Mr James Rickard, Associate Professor John Silke and colleagues from the Walter and Eliza Hall Institute made the discovery while investigating how cell death pathways are linked to inflammatory disease development. The study was published today in the journal eLife.
Infected cells, cancerous cells, or those that are simply unnecessary to the body are instructed to die in a programmed process called apoptosis. Through this process, cells die without affecting or harming surrounding cells, and without mounting an immune response.
Mr Rickard said another recently discovered form of cell death, known as necroptosis, also instructed cells to die by a ‘programmed’ series of events, with a key difference. “Necroptosis occurs when something has gone wrong with the normal process of apoptosis,” Mr Rickard said. “The necroptotic pathway signals that something sinister might be happening, alerting and recruiting key immune cells to the ‘scene of the crime’.”
Both types of cell death have been implicated in the development of immune disorders, Mr Rickard said. "Previous research has linked necroptosis – or inflammatory cell death – with inflammatory diseases such as psoriasis and, particularly, Crohn's disease.”
In the study, the research team looked at how the loss of key molecules involved in either necroptosis or apoptosis affected inflammation and inflammatory disease development.
“We were surprised to discover that apoptosis was the culprit in the development of inflammatory skin disease, while more extensive, system-wide inflammation such as in the liver and spleen was driven by necroptosis,” Mr Rickard said. “This was quite unexpected, because apoptosis is not normally associated with inflammation."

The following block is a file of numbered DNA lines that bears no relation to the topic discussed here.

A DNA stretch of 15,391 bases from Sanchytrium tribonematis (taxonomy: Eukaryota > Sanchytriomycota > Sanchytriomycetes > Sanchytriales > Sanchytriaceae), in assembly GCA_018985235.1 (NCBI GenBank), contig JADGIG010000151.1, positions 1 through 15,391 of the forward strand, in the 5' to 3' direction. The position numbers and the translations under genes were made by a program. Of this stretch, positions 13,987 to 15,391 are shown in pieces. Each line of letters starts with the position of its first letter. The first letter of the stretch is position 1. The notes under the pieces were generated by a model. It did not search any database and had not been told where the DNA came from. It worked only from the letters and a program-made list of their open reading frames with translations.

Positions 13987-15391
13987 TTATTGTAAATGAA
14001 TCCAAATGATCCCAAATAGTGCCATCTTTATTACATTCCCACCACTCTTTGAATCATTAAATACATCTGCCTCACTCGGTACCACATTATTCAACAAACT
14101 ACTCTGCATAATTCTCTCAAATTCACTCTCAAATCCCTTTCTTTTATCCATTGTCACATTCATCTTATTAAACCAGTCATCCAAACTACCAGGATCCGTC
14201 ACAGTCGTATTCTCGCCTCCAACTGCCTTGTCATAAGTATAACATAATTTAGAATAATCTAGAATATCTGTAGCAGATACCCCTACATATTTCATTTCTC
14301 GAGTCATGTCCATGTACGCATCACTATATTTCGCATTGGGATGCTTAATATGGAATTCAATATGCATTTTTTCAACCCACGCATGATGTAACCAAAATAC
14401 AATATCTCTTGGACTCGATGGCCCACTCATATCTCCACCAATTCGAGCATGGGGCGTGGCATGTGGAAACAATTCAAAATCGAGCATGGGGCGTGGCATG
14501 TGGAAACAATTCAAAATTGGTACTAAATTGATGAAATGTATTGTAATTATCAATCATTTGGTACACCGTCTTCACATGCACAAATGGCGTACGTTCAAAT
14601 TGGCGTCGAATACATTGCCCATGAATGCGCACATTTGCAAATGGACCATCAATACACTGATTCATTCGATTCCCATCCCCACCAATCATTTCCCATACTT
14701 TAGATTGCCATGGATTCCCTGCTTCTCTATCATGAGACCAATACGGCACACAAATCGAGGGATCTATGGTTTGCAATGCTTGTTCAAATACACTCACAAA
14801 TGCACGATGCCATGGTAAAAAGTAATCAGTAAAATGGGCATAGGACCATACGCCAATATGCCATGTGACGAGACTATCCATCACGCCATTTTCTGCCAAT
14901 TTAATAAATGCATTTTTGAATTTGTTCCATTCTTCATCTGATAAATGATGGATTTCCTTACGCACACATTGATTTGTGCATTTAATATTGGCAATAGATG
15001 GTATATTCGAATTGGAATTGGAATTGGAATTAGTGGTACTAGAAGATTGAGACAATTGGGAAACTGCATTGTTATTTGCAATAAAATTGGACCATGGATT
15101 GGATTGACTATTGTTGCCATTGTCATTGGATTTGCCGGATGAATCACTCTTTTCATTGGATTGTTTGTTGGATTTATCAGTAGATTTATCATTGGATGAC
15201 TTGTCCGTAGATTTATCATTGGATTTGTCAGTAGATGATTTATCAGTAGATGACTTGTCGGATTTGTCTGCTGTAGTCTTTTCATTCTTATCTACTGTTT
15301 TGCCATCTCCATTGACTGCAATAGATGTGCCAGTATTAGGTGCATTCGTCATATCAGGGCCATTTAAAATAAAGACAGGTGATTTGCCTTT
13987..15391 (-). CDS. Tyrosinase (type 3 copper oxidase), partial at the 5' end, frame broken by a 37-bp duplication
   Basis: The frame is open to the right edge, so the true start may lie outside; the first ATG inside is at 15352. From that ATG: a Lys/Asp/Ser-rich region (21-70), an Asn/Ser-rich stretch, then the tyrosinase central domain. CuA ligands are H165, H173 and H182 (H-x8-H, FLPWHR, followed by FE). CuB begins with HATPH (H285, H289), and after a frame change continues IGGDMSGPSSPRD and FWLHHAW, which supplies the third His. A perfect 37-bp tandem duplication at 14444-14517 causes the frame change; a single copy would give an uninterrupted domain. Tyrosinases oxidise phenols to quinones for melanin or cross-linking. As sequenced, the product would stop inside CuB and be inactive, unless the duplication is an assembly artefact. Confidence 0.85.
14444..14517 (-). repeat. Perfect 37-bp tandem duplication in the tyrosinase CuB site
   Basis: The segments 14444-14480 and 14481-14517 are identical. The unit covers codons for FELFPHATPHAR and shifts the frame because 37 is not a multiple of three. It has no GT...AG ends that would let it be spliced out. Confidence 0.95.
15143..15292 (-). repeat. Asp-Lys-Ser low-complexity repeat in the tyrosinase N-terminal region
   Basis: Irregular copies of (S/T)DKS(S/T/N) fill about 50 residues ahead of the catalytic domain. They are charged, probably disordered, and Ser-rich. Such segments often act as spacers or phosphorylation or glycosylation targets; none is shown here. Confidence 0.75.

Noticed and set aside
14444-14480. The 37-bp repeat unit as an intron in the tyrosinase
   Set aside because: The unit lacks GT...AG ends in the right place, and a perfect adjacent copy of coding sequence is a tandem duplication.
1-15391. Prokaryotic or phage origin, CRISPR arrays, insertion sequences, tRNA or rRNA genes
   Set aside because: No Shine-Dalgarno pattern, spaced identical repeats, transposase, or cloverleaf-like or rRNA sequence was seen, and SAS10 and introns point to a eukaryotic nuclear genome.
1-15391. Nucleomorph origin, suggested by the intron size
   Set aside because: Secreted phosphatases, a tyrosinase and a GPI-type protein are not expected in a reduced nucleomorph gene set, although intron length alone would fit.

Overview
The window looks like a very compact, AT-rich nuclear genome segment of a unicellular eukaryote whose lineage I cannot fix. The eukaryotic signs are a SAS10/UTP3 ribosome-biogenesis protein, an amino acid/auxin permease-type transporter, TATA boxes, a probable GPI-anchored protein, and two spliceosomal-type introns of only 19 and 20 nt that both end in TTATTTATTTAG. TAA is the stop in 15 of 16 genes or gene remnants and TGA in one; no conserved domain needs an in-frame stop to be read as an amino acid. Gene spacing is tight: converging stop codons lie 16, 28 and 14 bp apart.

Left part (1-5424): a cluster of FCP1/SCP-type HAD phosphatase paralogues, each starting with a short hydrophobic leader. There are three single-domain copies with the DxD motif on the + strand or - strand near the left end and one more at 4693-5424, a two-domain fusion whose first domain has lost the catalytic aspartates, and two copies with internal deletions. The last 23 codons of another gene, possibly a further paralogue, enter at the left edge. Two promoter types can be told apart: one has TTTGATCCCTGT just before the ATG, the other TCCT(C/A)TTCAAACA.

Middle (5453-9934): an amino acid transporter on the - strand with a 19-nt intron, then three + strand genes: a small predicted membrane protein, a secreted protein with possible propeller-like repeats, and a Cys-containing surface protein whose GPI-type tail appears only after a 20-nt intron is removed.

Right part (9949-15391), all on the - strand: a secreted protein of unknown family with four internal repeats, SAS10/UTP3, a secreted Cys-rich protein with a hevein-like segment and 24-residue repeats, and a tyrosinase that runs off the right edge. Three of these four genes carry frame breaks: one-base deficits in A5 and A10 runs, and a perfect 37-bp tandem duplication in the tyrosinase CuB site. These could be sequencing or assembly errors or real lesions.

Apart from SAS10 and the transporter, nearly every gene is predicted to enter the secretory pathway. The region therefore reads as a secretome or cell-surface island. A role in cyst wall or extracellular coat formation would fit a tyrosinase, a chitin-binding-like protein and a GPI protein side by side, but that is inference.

A good understanding of necroptosis could help to develop better strategies for treating inflammatory diseases in the future, Associate Professor Silke said.
"This work has also provided us with clues about how existing medications for inflammatory diseases such as psoriasis work, suggesting their effectiveness could be related to their inhibition of apoptosis and necroptosis cell death pathways,” he said.
“These existing medications are very effective, however there are significant side-effects. Additionally, these medications do not work for everyone, and can lose their effectiveness over time. By further interrogating these cell death pathways and their role in inflammatory diseases, we may identify new therapeutic targets that provide relief for patients, with drastically reduced side-effects.”
Associate Professor Silke said there was still much to discover about necroptosis. “We are only just beginning to understand the complex cascade of signals involved in necroptosis,” he said. “It is clear though that necroptosis is very important in our response to infection and disease.”
“Scientists from the Walter and Eliza Hall Institute have had great success in unravelling the many complex signals in apoptosis and developing potential treatments based on these findings. A number of teams at the institute, including mine, are now turning their attention to this new cell death pathway, to better understand how it functions in normal and diseased cells. We hope to have the same success and see new treatments based on these fundamental scientific findings in the future,” he said.
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